If you have questions, contact the Academy’s Governmental Affairs office at 202.737.6662.

American Academy of Ophthalmology Leadership Development Program

The Academy is very pleased to announce that the following twenty Eye M.D.s were chosen via a competitive selection process to participate in the Academy’s Leadership Development Program (LDP) XIV, Class of 2012.

A sincere thanks to all the state, sub specialty and specialized interest societies who submitted nominees. In addition, the international participant who was selected, Michiyo Stern, MD of Japan, was nominated by the Asia Pacific Academy of Ophthalmology.

As participants on the LDP Selection Committee, we can personally express what a difficult job we had in selecting amongst an impressive pool of nominees. Based on program evaluations, we are committed to maintaining a small class size to maximize interaction and collaborative learning.

Congratulations to the LDP XIV, Class of 2012!

Wesley H. Adams, MD – Montana Academy of Ophthalmology

Natalie A. Afshari, MD – Ocular Microbiology & Immunology Group

Ronald A. Braswell, MD – Alabama Academy of Ophthalmology

Susan K. Burden, MD – North Carolina Society of Eye Physicians and Surgeons

Geoffrey G. Emerson, MD, PhD – American Society of Retina Specialists

Sidney K. Gicheru, MD – Texas Ophthalmological Association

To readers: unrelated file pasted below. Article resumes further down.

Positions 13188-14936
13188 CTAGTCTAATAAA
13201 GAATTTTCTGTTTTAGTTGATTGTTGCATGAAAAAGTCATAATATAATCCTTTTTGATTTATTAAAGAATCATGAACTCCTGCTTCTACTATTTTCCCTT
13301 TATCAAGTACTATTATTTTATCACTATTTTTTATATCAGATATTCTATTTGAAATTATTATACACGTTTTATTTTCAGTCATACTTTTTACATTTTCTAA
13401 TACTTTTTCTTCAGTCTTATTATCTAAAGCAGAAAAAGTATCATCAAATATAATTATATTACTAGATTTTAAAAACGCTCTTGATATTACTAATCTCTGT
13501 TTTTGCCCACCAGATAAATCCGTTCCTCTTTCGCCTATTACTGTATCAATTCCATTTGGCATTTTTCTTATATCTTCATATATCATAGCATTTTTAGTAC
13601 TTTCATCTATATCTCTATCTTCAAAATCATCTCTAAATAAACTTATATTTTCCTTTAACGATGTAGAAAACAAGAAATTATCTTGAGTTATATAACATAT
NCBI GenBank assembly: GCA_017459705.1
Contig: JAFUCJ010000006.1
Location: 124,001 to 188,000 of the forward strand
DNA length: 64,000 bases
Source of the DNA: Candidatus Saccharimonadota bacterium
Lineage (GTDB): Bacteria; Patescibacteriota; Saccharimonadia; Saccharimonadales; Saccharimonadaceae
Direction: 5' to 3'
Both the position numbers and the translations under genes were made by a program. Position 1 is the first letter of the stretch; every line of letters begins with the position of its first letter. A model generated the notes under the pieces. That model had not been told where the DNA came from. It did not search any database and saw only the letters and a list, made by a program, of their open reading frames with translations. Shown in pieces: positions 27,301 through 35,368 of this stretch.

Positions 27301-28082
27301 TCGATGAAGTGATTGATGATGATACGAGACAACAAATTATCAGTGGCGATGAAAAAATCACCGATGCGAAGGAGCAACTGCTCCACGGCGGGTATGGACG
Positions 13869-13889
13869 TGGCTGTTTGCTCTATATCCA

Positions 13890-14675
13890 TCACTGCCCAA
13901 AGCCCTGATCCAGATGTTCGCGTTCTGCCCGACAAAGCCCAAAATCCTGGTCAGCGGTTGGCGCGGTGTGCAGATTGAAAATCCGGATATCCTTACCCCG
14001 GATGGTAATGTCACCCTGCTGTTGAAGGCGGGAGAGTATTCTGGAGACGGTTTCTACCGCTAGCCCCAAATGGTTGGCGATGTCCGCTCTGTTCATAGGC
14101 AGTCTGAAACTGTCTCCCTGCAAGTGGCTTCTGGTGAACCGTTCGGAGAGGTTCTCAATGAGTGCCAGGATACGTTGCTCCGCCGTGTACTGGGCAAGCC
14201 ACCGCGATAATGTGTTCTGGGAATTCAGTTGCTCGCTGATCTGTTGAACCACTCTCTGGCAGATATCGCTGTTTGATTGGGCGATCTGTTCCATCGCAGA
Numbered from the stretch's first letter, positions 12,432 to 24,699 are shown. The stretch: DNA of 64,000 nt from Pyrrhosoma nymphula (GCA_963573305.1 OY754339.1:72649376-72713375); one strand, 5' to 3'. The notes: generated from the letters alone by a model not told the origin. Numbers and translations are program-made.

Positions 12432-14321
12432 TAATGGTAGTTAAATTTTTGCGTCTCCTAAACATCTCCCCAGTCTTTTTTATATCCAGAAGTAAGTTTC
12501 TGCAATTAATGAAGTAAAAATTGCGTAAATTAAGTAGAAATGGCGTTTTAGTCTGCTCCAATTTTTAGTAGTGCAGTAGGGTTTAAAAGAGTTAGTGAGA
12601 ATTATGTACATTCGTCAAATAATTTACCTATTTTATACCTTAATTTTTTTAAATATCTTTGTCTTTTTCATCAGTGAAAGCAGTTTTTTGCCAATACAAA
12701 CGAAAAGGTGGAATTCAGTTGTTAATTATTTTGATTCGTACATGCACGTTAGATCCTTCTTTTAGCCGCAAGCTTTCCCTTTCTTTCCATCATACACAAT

Neeru Gupta, MD, PhD – Association for Research in Vision and Ophthalmology

Don O. Kikkawa, MD – American Society of Ophthalmic Plastic & Reconstructive Surgery

Alan E. Kimura, MD – Colorado Society of Eye Physicians and Surgeons

Mark R. Nelson, MD – Tennessee Academy of Ophthalmology

Tatyana Milman, MD – American Society of Ophthalmic Oncologists and Pathologists

Nicholas M. Mittica, MD – New Mexico Academy of Ophthalmology

Daniel E. Neely, MD – American Association for Pediatric Ophthalmology & Strabismus

Millicent Palmer-Johnson, MD – Nebraska Academy of Eye Physicians and Surgeons

Jeff H. Pettey, MD – Utah Ophthalmological Society

Nathan M. Radcliffe, MD – American Glaucoma Society

William W. Richardson II, MD – Kentucky Academy of Eye Physicians and Surgeons

Michiyo Stern, MD – Asia Pacific Academy of Ophthalmology

Eric. R. Thomas, MD – South Dakota Academy of Ophthalmology

Anthony J. Viti, MD – Virginia Society of Eye Physicians and Surgeons
The class will begin with an Orientation Session held in conjunction with the Academy’s Annual Meeting in Orlando. The LDP XIV, Class of 2012, will be joined by participants in the Pan American Association of Ophthalmology’s Curso de Liderazgo for this orientation session as well as for their January 2012 session in San Francisco.

If you have any questions about the Academy’s Leadership Development Program, please contact
Gail Schmidt, Director of Ophthalmic Society Relations.

Are Your Child’s Eyes Ready for School?

Are Your Child’s Eyes Ready for School?

Healthy eyes and vision are necessary for school success and an enjoyable life. Parents naturally want to help their children learn and succeed in school and enjoy life. Vision and eye health are key to students’ ability to do well in the classroom, on the playground, in sports and when studying at home.

Since children usually don’t complain about subtle problems with their eyesight or eyes, it’s important that they receive vision screening and eye health check-ups with a primary care doctor, pediatrician or other qualified health professional during well child exams, when they enter school or whenever a vision or eye health problem is suspected. If a vision or eye problem is detected, your healthcare professional should refer you to an Eye M.D. (ophthalmologist). For more information on eye health, visit: www.geteyesmart.org.